CRT implosions (was: Re: "screen mold")
aw288 at osfn.org
Wed Oct 5 21:55:24 CDT 2005
> There were a few that used elctrostatic that were not PPI but time domain.
If you are talking the A-scope (and variants), well, "a few" being
"most" when it comes to pre-1950 radars. The A-scope was the tube that was
used to get ranging information, using a cursor connected to a mechanical
counter (yes, the origins of the mouse, folks). Anyone that pulled range
off a PPI tube was given KP duty peeling potatoes.
> There were a variety of radars used some very crude appearing by most
> standards for display. A few the CRT was simply a scope doing TDR on the
> radar pulse and it was the operators duty corrolate the antenna position
> with the displayed reflection.
A quick glance at the azimuth indicator, a real time selsyn dial, would be
all the correlation required. The most correlation would be for the very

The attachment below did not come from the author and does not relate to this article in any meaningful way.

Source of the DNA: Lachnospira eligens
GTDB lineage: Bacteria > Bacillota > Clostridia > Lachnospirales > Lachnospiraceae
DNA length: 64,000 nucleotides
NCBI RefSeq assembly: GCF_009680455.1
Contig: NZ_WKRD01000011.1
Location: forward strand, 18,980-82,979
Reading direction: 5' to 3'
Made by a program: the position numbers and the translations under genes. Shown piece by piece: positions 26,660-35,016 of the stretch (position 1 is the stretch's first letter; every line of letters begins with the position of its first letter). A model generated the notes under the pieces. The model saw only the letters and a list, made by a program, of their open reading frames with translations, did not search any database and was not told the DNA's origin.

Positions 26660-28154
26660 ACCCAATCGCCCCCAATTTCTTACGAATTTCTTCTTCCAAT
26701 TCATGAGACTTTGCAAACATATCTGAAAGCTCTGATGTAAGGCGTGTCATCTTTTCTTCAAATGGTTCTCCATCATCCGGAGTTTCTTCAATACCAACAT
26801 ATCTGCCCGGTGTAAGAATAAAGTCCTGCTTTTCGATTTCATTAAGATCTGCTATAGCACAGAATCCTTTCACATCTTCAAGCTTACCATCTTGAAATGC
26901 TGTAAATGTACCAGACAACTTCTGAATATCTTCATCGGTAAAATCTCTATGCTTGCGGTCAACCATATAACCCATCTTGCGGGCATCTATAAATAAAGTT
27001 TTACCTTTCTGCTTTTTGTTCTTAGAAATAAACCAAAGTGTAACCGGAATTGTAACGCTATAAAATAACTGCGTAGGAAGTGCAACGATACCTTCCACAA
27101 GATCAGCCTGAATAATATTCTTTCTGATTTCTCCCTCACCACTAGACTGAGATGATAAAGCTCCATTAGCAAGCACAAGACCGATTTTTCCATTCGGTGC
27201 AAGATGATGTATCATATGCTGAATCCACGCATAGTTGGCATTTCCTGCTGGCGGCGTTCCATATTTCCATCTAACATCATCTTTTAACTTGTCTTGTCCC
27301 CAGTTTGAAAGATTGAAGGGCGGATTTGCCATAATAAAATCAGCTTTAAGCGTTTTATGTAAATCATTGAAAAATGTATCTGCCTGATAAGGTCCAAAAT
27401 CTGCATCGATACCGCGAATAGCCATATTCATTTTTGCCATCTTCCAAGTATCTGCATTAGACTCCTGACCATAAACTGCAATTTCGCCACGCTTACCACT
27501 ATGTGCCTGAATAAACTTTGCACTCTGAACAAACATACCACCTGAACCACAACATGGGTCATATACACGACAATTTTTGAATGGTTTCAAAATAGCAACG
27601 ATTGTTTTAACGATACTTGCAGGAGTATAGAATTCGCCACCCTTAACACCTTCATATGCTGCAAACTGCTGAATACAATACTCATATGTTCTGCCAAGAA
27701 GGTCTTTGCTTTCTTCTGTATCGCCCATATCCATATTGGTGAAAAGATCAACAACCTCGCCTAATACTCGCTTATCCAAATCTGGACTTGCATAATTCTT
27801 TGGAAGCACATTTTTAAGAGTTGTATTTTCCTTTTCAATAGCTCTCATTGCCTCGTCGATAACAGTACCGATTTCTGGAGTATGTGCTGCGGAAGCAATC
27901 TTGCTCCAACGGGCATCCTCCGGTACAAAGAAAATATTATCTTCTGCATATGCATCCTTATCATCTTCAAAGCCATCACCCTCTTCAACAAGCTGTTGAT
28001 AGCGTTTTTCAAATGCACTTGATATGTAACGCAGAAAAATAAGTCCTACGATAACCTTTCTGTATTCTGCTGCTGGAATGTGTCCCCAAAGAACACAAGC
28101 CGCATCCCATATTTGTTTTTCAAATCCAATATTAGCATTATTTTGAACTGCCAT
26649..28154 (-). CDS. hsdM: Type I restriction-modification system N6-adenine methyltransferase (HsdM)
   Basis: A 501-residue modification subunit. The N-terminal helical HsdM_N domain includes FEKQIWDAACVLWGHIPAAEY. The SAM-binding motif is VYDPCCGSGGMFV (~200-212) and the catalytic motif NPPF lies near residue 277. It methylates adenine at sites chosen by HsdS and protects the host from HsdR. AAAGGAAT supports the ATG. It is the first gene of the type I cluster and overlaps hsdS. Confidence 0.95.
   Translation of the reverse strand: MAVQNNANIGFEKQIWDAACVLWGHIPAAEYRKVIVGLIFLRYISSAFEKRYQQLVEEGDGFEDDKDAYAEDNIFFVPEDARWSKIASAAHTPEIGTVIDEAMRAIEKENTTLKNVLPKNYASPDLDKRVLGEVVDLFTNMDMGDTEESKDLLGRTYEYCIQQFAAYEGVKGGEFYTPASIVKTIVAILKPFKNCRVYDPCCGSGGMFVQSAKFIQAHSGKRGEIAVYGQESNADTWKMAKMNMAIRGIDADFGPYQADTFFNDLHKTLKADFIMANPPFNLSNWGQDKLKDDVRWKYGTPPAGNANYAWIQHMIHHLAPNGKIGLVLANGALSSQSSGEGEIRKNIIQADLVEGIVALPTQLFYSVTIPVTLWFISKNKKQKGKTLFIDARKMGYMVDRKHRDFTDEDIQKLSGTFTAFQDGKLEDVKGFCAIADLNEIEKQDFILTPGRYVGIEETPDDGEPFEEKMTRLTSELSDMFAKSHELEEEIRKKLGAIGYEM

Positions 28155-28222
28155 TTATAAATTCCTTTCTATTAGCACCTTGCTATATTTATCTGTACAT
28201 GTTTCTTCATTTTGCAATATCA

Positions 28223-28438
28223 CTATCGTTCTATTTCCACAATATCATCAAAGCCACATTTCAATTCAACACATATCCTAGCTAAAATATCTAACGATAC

earliest radars, and that would be yelling at the azimuth operator to give
you a reading.
> There was at least one airborne system that
> used two smaller tubes to display azmuth and elevation based of one
> transmitted source and two seperatly recived returns.
The two scopes were a B-scope and a C-scope. They show different
projections (very handy for intercept, as the operator could
construct a 3D image of the airspace in his head). The radars you are
talking about use only one scope, and the receiver timeshares the
scope. None of the early lobe switching radars used two scopes (unless
one was just a repeater).
> There were also airborne landing aids systems that were crt based as well.
> I used to see them on Cannal st NY back when 1$ was a good hours pay.
I see these scopes all the time, as I collect radar gear.
> Yes they did. But not all. Airborne systems were prone to mechanical
> shock and that was a known thing. Having a radar fail was nearly as
> serious as damaging the trained operator.
What does this have to do with graticle thickness?
> key words, "appear much" as in not commonplace but did exist. Even the
> military had inerta.
No, they were common, even fairly early into the 1940s. Even the 12 inch
P4s for television were available in good numbers.
aw288 at osfn.org
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